Be mindful of what you say — inside or outside of a board meeting.
It is a learning point from Walter Green, former chairman and CEO of Harrison Conference Services, a leading conference center management company. He has written a book, "This Is the Moment" (Hay House), that will be coming out this fall in which he describes a fascinating personal undertaking. Over the course of a year he went on the road to reconnect with 44 people who played an important role in his life — at which time he expressed to them his gratitude for how they shaped the person he became.
It was striking to him to realize that, often unaware at the moment, he did his own fair share of shaping.
Green writes: "We all do some things in life automatically, and that doesn't diminish the value of them. As my friend Stephen Kaufman, a senior lecturer at Harvard Business School (and one of my 44), told me, 'Many times we fail to realize that simple, off-the-cuff comments or reactions that don't really register with us can touch important nerves or strike chords in others. My students and former colleagues often drop me notes referring to something I did or said five or ten years ago as having had a deep impact on them, yet at the time they just seemed to me like ordinary conversations with no particular import.' "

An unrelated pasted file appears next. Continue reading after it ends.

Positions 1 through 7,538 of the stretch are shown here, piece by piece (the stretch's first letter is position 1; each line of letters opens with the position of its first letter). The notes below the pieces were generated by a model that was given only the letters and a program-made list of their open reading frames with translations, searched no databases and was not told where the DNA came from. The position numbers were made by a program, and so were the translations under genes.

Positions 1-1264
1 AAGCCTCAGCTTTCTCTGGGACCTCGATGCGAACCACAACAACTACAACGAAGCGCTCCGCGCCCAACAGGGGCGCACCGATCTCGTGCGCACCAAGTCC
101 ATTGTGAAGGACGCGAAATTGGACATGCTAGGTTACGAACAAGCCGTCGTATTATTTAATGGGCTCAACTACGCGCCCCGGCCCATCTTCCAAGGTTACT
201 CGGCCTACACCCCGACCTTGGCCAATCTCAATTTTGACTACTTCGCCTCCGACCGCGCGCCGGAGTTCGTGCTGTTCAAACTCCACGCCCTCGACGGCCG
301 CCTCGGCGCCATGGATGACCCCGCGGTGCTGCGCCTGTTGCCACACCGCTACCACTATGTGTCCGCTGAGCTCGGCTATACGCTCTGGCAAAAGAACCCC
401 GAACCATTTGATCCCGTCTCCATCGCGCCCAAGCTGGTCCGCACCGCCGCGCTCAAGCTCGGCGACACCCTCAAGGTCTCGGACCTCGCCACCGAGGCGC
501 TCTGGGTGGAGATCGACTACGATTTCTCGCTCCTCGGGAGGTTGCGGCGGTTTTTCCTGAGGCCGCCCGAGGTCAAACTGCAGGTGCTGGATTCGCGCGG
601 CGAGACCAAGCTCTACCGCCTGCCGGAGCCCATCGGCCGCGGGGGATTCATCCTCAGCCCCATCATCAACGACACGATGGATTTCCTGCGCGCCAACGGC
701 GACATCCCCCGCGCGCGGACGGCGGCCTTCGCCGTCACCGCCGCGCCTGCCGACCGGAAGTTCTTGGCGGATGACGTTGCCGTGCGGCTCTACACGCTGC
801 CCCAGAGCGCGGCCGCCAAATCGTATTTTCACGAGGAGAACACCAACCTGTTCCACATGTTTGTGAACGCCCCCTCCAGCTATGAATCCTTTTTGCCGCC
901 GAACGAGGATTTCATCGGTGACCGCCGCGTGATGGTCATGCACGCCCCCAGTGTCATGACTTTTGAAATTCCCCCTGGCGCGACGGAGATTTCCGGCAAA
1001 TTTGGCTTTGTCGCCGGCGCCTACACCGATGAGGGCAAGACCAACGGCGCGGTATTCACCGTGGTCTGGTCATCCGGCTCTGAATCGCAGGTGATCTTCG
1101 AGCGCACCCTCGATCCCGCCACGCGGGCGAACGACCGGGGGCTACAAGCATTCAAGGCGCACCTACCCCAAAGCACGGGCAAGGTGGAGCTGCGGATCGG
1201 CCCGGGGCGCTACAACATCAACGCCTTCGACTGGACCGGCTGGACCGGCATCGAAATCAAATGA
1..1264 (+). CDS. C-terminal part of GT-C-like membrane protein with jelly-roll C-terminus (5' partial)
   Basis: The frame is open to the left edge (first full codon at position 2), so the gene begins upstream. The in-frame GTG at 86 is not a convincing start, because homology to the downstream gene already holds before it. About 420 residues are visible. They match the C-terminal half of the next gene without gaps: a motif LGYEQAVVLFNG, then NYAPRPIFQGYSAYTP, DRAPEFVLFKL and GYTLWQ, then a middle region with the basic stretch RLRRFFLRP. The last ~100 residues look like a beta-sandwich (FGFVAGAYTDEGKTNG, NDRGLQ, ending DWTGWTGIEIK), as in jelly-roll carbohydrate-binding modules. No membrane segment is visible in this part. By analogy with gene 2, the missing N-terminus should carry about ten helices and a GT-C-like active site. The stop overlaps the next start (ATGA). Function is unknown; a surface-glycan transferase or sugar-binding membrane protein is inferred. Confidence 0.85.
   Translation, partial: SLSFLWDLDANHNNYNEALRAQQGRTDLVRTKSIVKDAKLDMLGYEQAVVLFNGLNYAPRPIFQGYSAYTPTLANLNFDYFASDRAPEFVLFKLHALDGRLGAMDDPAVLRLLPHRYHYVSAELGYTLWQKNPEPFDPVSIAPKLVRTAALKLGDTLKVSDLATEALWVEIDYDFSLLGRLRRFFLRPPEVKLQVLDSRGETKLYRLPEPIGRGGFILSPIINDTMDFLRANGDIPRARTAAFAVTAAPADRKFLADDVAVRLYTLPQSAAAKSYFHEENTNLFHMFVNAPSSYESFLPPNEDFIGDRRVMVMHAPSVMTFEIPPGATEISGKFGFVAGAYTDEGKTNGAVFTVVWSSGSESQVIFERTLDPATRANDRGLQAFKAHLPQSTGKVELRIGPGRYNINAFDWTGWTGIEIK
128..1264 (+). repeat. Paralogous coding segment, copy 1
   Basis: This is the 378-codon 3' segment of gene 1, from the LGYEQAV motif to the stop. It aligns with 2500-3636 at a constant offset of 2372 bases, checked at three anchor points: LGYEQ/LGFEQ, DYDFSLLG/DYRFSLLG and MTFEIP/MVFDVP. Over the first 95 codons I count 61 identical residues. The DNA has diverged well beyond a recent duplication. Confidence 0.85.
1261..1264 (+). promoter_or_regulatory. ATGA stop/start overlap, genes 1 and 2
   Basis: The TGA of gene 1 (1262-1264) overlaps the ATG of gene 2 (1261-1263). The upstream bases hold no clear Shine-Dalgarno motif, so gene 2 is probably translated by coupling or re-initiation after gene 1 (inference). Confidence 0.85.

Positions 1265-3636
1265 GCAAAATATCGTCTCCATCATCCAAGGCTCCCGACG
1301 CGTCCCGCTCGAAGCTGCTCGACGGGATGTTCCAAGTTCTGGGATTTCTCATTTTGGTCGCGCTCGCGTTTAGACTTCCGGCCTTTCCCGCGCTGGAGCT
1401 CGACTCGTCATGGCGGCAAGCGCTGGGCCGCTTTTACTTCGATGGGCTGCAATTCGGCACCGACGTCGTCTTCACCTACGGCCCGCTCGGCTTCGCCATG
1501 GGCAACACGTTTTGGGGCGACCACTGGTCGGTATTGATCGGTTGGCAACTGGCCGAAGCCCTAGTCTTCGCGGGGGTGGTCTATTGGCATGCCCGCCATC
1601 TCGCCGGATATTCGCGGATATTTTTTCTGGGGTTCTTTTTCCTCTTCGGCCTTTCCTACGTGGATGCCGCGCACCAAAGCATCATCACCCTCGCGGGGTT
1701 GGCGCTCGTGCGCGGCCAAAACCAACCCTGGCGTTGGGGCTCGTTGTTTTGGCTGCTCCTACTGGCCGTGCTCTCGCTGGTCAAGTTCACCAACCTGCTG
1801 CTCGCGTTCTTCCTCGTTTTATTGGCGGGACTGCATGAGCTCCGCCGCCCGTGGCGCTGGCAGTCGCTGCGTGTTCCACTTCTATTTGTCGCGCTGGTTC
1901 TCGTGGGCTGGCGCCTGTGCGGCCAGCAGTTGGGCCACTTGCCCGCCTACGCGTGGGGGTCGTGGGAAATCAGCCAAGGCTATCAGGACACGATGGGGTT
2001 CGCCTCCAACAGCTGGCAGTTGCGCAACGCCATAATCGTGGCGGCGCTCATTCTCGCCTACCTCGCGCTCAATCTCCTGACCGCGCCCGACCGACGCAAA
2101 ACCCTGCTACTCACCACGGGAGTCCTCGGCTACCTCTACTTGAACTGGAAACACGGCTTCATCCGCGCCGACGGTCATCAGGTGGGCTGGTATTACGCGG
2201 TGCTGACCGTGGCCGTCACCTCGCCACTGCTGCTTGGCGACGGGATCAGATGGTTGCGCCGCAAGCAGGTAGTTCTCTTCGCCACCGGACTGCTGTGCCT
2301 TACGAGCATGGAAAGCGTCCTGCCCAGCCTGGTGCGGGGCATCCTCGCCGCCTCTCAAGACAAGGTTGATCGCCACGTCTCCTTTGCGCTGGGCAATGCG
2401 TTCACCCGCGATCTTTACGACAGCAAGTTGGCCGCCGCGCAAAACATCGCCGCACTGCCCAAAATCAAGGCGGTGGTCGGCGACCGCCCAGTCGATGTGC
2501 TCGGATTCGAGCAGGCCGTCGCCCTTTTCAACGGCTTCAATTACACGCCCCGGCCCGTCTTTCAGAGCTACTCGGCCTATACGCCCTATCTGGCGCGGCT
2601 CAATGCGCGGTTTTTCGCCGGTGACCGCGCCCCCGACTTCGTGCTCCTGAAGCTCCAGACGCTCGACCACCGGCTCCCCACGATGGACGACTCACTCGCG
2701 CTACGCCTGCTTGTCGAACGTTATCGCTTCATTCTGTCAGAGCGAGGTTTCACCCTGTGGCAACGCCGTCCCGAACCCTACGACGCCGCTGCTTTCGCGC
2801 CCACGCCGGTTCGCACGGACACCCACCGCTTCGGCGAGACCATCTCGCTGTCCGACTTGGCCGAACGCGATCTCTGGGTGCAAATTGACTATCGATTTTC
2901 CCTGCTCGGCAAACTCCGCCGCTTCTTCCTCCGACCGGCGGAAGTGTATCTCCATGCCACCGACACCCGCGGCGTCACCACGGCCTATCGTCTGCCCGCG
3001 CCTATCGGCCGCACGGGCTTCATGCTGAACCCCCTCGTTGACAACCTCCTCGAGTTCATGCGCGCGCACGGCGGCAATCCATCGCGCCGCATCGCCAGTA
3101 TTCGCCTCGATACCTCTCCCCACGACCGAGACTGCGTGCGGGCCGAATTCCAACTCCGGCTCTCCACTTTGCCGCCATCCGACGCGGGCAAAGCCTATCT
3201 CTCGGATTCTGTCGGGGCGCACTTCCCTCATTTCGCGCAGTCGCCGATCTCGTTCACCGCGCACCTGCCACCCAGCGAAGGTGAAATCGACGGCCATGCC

Green's important conclusion: "To be reminded of the variety of ways in which we impact people — no matter what our condition or position or locale — left an indelible impression on me. Being made aware of the value to others of what we do or say made me vividly conscious of how I might be more helpful in the future as well."
A sound piece of advice for modulating your formal interactions — and perhaps even more consequentially, those casual tossed-off comments — with your management team and fellow board members.